An article in the London Guardian has reported that the proposed Ugandan Anti-Homosexual law is moving through the legislature and could easily be in force by the middle of February, 2010.
Besides a life and death issue for LGBT persons --especially gay males,who seem to be the primary targets of the law-- the whole issue has become a major debate on "human rights" and the question of "interference" with other cultures.
Generally speaking, Westerners stand for non-interference in the cultures of other peoples. In the U.S. today we may argue and debate the issue of immigrants maintaining cultural practices and the language of their homelands, but by and large, the government in the U.S. and the majority of our citizens accept "cultural diversity" in principle if not always in practice.
Of course there are well-known exceptions, in which we feel that certain cultural practices are serious violations of human rights and that they must be discontinued; for example Western opposition to forced female circumcision / mutilation because it is a violation of human rights. In other parts of the world, people may agree that no one should interfere in other cultures. They might also agree that some laws or behavior in another culture violate human rights. But...
Right now many public officials, citizens of note, and the general public in Uganda believe that homosexuality is evil and that to engage in same-sex behavior is, itself, a violation of human rights. They cry out that opposition to the anti-gay law shows lack of respect for Ugandan culture and social practices. Proponents of the law also claim that pressure from Western nations and groups is inappropriate interference in Uganda and will lead to greater support for the law within Uganda. The extent to which this is true is unknown, but it seems to cause Western leaders to take pause.
Religion may play a central role in how the vote turns out. Uganda is 85% Christian (40% are Catholic and 35% are Anglicans). Most of the rest are either Muslim or members of tribal religions.
Worldwide the institutional Catholic church is unalterably opposed to any form of same-sex behavior. However it understands gay orientation as a given and not merely "learned." It also claims to oppose any discriminatory behavior against LGBT individuals. Regarding penalties in the proposed law, the popes and the Vatican have strongly condemned torture and capital punishment.
To my knowledge the Vatican has issued no official statement on the Ugandan law. We will discover "where the Church stands" when we hear from or see what actions the Ugandan bishops take. Their commitment to Catholic social justice (which is clear and strong) might lead them, at least, to influence the legislators to mitigate the harsh penalties. On the other hand, as is true with many, many Africans, the African bishops seem to oppose homosexuality on cultural grounds as much as on religious grounds. Whether or how the Vatican or the Ugandan bishops will enter the conflict and what they will do remains open. If they do intervene, they will have influence. I wonder what you think!!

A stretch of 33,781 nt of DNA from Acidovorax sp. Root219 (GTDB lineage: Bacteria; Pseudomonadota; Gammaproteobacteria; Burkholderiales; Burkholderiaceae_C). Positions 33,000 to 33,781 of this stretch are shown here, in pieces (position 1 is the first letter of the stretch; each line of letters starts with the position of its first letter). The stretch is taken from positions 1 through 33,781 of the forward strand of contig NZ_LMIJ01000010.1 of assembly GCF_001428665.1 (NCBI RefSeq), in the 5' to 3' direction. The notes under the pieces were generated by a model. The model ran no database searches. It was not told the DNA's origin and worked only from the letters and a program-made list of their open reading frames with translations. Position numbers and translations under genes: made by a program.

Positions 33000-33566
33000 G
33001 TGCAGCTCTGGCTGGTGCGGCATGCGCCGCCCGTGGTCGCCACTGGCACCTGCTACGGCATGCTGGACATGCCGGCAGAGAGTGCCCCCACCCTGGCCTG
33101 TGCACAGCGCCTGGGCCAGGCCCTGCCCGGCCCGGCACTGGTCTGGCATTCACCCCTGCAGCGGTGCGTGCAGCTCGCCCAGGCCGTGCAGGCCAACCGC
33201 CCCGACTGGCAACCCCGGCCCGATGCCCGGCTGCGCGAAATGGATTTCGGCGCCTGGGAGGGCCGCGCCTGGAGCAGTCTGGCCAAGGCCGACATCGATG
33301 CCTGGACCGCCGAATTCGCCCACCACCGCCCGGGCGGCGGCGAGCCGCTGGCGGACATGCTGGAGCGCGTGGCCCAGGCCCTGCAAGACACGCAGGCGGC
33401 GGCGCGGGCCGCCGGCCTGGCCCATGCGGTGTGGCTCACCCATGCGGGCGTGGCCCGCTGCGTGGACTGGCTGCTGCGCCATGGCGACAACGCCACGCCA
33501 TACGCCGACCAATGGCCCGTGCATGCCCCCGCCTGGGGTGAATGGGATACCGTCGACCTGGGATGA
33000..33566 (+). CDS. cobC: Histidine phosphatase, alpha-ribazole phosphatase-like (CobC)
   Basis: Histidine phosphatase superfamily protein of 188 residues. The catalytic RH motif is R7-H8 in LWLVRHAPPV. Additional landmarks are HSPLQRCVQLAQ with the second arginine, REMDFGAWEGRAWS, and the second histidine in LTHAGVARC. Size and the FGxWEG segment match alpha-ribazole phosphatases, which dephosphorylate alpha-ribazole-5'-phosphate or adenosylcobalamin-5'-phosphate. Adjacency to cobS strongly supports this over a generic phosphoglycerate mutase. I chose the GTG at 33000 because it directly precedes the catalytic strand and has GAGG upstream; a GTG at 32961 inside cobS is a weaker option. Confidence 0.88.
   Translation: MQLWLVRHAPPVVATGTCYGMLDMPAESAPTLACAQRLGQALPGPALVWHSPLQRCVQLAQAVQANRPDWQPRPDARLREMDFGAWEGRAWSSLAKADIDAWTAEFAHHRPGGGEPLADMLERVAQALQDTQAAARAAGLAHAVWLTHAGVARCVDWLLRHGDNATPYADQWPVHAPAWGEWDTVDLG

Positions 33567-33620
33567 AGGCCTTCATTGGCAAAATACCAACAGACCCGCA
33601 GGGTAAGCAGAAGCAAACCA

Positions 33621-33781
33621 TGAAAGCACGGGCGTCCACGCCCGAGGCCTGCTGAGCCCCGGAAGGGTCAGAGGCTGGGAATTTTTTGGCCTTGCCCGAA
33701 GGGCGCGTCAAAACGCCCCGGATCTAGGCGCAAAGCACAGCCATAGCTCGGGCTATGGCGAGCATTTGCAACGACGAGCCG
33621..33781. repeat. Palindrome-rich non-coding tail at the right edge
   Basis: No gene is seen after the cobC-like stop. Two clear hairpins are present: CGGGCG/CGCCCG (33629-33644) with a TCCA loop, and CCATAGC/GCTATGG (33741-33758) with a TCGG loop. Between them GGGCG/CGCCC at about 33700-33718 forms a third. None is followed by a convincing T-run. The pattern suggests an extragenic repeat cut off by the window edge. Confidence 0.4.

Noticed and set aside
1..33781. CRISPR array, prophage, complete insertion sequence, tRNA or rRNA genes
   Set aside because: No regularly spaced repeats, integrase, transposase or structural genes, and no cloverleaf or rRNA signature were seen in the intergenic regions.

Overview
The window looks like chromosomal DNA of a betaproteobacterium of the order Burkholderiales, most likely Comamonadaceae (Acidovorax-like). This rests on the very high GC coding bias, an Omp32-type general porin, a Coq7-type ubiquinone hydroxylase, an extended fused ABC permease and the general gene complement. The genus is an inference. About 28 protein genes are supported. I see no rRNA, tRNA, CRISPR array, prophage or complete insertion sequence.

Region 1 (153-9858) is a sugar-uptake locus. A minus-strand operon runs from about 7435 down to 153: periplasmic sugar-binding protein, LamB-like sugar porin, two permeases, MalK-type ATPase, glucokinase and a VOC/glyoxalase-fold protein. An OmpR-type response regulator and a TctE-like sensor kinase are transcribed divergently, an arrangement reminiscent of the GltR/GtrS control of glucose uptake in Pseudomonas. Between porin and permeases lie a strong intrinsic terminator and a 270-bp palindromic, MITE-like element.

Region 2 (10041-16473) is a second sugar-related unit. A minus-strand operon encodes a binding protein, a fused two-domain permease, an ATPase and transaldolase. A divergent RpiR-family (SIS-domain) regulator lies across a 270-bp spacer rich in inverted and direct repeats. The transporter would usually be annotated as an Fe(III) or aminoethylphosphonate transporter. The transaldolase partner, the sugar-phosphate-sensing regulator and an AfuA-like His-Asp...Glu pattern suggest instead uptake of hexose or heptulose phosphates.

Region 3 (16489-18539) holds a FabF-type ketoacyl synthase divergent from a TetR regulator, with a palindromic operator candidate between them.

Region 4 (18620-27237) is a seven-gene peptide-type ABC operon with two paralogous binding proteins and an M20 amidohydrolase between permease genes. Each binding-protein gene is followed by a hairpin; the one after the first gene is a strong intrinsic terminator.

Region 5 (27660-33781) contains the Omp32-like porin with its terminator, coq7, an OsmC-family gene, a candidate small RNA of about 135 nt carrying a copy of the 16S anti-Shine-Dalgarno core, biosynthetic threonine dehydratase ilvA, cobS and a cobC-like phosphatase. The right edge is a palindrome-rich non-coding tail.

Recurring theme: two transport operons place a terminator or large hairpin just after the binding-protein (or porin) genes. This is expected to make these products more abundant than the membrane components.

With thirty-five percent of the Christian population in Uganda, one might expect the Anglican church to play a major role here. Unfortunately, the Archbishop of Canterbury, Rowan Williams, has been very quiet. He and the Anglican Communion are nearly a shambles regarding GLBT issues. The majority of institutional Anglicanism in the UK, U.S., Canada, and Australia, accept gays, welcome them into the church, and usually support same-sex unions as well as gay priests and bishops. In fact, there are two openly gay Episcopal bishops in the U.S. However in the U.S., UK. and large, westernized commonwealth countries, there is a conservative and growing minority who oppose gays in ordained priestly ministry, especially as bishops, same-sex marriages or unions blessed by the Church and there even remains opposition to women priests.
The Anglican bishops in Uganda, and much of Africa oppose the same things that the conservative minorities do in places like the U.S. (This is one reason why many conservative Episcopal groups in the U.S. are seeking union with African dioceses). The Ugandan bishops attempt to justify their position on the basis of protecting traditional culture and a theology fitted to agrarian life. Unless churches in Canada, Australia and the UK can bring pressure on the Anglican bishops in Uganda, there is little hope that they will influence oppositions to the bill. One fear remains, that this "outside" pressure could turn the local bishops toward greater support for the law.
With the exception of a few individuals, one can expect almost the entire Muslim community to support the law. In fact a number of Muslim and conservative Anglican and Catholic bishops have entertained the idea of cooperating in support of opposition to homosexuality, if not the entire bill.
As reported in another article in the Guardian,.a very significant event took place. Conservative anti-gay Christian leaders from the U.S.met with Bahati, just weeks before he authored the anti-gay bill. The well-known anti-gay leaders at the meeting included: Scott Lively, Don Schmierer, and Caleb Lee Brundige. At this conference, "...they pledged to 'wipe out' homosexuality." This being the case, why is it that these visitors are not considered "interfering outsiders?"
The next two months will be critical. Learn more about what is happening in Uganda and its implications the the world. Figure out how you can influence the outcome. If you have any specific ideas or actions, put them in a comment. "If you want peace, work for justice."